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Lulu Sales Rank: 196746
2 People Reviewed This Product
  • By DUSIE
    Oct 15, 2009
    ""This is a feminine poetry, marvelous, tough, and unrelenting..." Treadwell subverts and exposes unconsciously internalized stereotypes and voices, breaking language down, and then releasing the reader to make her own understanding. The result isn't narrative--and is not always even mood or atmosphere, but a series of rising challenges that relax into moments of clear beauty."—Maureen Thorson, Boog City
  • By scompton
    Sep 10, 2006
    "Review of Cornstarch Figurine by Charles Alexander" "I think Elizabeth Treadwell must love Jane Austen, early Romantic novels, and possibly even contemporary ones, Shirley Temple, and maybe even soap operas. Otherwise, how could one fill a poem with such phrases as "crystal dined at court," "daresay bygone prince," "ruined women," "a girl's peekaboo," "the alderman's newspaper flaming," "nervous christian mercy," and more, as she does in a poem titled "Oona Thompson," whose epigraph is from Beverly Dahlen and reads, in a blind way the legend is moving. Maybe that's one thing you find in Treadwell's work, a sense that everything is always moving, and while it may have all the elements of legend, it's rather blind and can't quite be a legend. We are rather blind as readers and can't quite grasp control of what we are reading, and that is what keeps us at "the banquet. "In this book there are... More > bridge parties, palace arcades, and the remains of the bodies of ladies. There are goddesses and daisies and an apple-jade dancing floor. And there are also sisters, and sisters, and sisters, and "the mother the mother the mother," so that, despite what I have said about being thrown out of the poem all the time because of the not-quite-joined bric-a-brac, there is a feeling of intimacy, of a deeply personal poem under or within what we are reading. There are poems dedicated to sisters, and there may well be codes we can not entirely recover. But again, I don't think that matters, rather I have the sense that the meaning-always-slightly-beyond-the-edge-of-where-we-are, is what keeps us on that edge, reading, listening, seeking." Read the rest here.< Less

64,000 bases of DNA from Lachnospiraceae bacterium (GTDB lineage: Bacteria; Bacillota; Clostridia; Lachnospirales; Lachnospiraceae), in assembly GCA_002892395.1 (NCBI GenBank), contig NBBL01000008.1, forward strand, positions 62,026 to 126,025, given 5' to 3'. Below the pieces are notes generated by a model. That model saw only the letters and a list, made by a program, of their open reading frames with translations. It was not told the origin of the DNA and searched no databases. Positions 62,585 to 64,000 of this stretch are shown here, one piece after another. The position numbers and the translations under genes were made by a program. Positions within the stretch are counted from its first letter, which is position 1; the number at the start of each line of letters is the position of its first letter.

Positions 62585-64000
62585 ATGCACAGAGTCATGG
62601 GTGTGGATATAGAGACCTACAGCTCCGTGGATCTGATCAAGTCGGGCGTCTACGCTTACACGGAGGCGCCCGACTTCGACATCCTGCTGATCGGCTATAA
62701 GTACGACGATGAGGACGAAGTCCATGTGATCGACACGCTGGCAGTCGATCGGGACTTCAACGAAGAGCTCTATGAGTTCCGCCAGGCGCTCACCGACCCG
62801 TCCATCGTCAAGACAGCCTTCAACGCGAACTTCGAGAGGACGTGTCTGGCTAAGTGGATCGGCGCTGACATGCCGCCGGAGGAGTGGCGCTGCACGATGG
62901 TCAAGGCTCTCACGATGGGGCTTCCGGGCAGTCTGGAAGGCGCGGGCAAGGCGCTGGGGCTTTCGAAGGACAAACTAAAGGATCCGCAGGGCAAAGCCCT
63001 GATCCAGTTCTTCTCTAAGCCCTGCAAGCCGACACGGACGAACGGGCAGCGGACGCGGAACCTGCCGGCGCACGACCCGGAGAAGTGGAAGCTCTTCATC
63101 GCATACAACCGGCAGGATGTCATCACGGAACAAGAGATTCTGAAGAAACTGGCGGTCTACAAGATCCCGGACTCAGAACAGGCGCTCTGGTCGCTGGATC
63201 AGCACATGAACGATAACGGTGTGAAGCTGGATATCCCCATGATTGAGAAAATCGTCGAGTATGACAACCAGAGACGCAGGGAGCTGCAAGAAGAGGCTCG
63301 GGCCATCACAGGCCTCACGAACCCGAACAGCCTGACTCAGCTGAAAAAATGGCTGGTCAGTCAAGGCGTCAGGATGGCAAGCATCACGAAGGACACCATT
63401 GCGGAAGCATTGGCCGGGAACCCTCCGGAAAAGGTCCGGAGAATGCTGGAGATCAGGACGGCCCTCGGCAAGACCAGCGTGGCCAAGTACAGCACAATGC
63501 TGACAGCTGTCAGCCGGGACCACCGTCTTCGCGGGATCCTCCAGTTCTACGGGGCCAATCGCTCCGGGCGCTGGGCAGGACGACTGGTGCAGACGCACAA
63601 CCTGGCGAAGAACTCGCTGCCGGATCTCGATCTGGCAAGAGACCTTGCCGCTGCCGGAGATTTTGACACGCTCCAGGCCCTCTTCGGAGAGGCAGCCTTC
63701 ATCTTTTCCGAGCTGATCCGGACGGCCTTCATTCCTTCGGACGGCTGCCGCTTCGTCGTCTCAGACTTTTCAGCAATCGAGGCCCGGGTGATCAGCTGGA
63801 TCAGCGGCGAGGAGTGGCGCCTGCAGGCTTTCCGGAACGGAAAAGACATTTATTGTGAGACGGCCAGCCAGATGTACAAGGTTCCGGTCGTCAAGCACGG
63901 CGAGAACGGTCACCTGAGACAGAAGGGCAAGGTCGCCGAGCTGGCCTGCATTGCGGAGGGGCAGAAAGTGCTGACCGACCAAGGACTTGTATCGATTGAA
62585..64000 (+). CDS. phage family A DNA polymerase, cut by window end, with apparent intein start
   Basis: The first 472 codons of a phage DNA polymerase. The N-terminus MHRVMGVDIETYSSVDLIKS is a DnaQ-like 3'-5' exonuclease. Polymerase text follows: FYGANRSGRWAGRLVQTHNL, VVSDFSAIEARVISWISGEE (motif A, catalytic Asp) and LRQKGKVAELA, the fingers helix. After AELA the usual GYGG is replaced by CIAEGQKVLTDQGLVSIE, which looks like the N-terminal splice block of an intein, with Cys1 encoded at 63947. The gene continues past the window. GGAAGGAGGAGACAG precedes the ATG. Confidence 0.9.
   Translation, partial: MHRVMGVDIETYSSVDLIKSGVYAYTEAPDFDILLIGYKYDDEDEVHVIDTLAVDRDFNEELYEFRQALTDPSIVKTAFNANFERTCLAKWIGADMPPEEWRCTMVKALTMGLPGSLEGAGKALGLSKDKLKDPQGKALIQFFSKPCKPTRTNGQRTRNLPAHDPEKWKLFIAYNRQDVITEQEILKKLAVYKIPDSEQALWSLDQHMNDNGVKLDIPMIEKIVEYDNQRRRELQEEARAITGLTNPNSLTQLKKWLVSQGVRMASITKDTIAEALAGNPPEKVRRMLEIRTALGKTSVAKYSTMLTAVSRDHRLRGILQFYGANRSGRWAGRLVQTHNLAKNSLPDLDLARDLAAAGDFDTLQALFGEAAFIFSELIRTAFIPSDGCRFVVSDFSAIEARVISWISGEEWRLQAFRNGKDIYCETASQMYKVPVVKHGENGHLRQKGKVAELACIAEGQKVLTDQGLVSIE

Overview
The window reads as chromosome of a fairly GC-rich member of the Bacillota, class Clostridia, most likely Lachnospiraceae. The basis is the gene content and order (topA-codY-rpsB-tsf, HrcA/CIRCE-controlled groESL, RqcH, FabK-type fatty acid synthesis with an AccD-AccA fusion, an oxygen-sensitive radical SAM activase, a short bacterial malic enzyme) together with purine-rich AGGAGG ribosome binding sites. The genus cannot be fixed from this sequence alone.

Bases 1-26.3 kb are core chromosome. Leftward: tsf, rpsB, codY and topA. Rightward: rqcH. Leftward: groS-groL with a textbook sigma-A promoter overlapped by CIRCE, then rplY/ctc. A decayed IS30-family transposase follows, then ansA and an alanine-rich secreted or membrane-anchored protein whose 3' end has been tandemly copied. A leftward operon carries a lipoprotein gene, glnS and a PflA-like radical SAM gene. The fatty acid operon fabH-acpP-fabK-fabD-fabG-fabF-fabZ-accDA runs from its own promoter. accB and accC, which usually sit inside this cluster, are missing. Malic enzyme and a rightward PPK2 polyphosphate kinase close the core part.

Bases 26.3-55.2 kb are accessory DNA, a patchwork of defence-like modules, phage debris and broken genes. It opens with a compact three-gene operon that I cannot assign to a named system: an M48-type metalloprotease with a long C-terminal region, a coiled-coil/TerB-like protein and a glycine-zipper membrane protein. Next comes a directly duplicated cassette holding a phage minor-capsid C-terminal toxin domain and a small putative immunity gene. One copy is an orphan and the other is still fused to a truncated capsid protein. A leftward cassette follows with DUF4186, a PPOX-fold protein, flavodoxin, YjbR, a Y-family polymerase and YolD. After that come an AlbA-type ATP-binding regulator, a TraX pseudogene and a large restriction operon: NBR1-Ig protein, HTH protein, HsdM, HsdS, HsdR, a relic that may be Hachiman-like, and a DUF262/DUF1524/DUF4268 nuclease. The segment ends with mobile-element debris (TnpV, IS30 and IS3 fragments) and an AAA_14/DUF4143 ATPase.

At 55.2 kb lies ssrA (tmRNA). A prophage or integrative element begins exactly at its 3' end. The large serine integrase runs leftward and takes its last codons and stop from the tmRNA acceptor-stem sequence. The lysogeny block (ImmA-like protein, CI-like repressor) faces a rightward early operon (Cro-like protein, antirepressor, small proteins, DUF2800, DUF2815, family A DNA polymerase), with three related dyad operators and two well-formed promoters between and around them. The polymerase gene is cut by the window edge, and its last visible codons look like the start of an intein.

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Product Details

ISBN
9781411679986
Edition
first
Publisher
DUSIE
Published
July 14, 2006
Language
English
Pages
134
Binding
Perfect-bound Paperback
Interior Ink
Black & white
Weight
0.56 lbs.
Dimensions (inches)
6 wide x 9 tall
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